A mid-level foreign affairs official appears set to take the blame for an incident in which a foreign diplomat accused of attempted rape was allowed to leave the country, a move his government thought had New Zealand’s blessing.
Yesterday Prime Minister John Key dismissed questions about whether Foreign Minister Murray McCully should resign, saying he would not accept it if he did, because McCully had been let down by officials.
He signalled that a Ministry of Foreign Affairs official who left the possible impression that New Zealand was not clear that it wanted the man to face justice here should assess their career options.
‘‘If that person doesn’t have clarity about that position then they need to think very strongly about whether they’re in the right job,’’ Key said. The situation had added to the distress of the victim by creating ambiguity.
‘‘That led to a situation that is unacceptable to me, and I think it is very distressing for the woman,’’ Key said.
An independent inquiry will be conducted into how the ambiguity over New Zealand’s position was created, and why it took so long for Mfat to inform the Government that Malaysia believed it had acted in accordance with New Zealand’s wishes, contradicting earlier advice.
McCully was told about the incident on May 12 but did not hear about it again until it was raised by the media. Mfat chief executive John Allen says he learned about the incident for the first time last week.
On May 10, Muhammad Rizalman bin Ismail was arrested on charges of burglary and attempted rape in relation to an alleged attack on a 21 year-old woman in her home in Brooklyn in Wellington.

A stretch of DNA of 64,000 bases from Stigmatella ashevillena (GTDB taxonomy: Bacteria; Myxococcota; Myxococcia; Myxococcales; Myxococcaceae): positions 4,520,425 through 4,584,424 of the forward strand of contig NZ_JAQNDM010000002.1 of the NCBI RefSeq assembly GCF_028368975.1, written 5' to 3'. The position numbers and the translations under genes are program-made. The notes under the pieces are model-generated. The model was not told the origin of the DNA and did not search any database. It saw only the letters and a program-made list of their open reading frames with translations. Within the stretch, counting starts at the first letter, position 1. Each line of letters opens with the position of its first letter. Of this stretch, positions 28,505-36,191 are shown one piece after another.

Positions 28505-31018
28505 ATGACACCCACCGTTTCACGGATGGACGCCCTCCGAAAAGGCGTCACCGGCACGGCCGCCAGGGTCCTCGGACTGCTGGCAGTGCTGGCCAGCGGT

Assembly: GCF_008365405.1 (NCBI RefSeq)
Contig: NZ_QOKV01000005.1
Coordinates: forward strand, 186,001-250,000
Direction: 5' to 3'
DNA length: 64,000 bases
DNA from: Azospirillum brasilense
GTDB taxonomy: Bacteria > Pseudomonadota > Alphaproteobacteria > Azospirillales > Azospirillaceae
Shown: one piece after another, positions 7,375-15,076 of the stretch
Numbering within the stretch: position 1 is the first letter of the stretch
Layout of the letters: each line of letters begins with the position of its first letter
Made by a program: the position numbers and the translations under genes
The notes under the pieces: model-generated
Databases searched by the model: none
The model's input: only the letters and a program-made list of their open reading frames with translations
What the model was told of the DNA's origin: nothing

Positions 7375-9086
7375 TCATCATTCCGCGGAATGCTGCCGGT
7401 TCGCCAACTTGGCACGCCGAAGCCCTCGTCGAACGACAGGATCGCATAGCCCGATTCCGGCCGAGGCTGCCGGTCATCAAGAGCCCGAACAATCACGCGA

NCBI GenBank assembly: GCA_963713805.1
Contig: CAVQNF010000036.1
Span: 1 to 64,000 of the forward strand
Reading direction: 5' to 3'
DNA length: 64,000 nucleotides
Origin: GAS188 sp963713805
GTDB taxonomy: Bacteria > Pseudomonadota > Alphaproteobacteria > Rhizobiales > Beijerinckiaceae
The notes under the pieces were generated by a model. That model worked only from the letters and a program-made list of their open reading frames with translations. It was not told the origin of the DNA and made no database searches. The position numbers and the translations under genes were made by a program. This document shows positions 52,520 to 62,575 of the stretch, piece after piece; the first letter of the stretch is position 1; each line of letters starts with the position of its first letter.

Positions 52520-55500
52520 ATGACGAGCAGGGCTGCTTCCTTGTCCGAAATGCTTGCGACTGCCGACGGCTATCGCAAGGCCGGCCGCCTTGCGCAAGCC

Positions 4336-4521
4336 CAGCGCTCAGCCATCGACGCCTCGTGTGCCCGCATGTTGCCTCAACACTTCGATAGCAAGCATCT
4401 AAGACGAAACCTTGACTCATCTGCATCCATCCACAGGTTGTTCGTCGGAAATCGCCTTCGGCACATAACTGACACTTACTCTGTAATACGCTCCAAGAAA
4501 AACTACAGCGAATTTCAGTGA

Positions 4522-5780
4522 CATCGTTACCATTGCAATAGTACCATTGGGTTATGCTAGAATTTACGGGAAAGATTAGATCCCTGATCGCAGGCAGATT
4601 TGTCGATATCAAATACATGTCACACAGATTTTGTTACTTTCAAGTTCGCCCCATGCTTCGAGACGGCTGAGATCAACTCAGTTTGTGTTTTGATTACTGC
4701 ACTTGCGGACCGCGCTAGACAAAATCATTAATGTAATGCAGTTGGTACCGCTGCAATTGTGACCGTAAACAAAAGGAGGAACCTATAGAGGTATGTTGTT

The same day Mfat issued a formal request that Rizalman, an assistant to the defence attache for the Malaysian High Commission in Wellington, waive diplomatic immunity in order to face charges.
However, two days later Mary Oliver, the deputy chief of protocol at Mfat, met counterparts at the Malaysian High Commission to discuss the situation.
According to the Malaysian foreign minister it was at this meeting that ‘‘the New Zealand side had offered an alternative for the accused to be brought back to Malaysia. It was never our intention to treat the matter lightly’’.
Rizalman left the country on May 22, a day after Malaysia declined the request to waive immunity, asking for the police case to be sealed.
Initially the Government, from the prime minister down, said that Malaysian officials had repeatedly been asked to pass on that it was New Zealand’s ‘‘clear preference’’ for Rizalman to face justice here.
However late on Tuesday night McCully admitted that the communications could have led to ambiguity, and the Malaysians had acted in a way which they believed was acceptable to New Zealand.
On Wednesday night the Malaysian government confirmed that Rizalman would return to New Zealand to assist with the investigation.
Oliver declined to comment yesterday, because she was still a public servant ‘‘as far as I know’’.
Sources said Oliver was a long time staffer who had served in a number of overseas postings. She reported to head of protocol Caroline Bilkey, who was last month named as New Zealand’s next Ambassador to Brazil. Bilkey reports to deputy secretary Lucy Duncan. Sources confirmed that the protocol division is expected to be the subject of the inquiry.
Last night a spokeswoman for the prime minister said Key did not know the identity of the official involved in the incident, other than that they worked in protocol.
Mfat refused to comment on what it said were ‘‘employment matters’’ and an inquiry would look into its handling of protocol and communication.
Former foreign minister Phil Goff, the Labour MP for Mt Roskill, said last night that McCully should at least offer to resign over the incident.
Green MP Jan Logie, who says she is in contact with the alleged victim, says the woman was pleased that Rizalman would be returned to New Zealand.
- The Dominion Post
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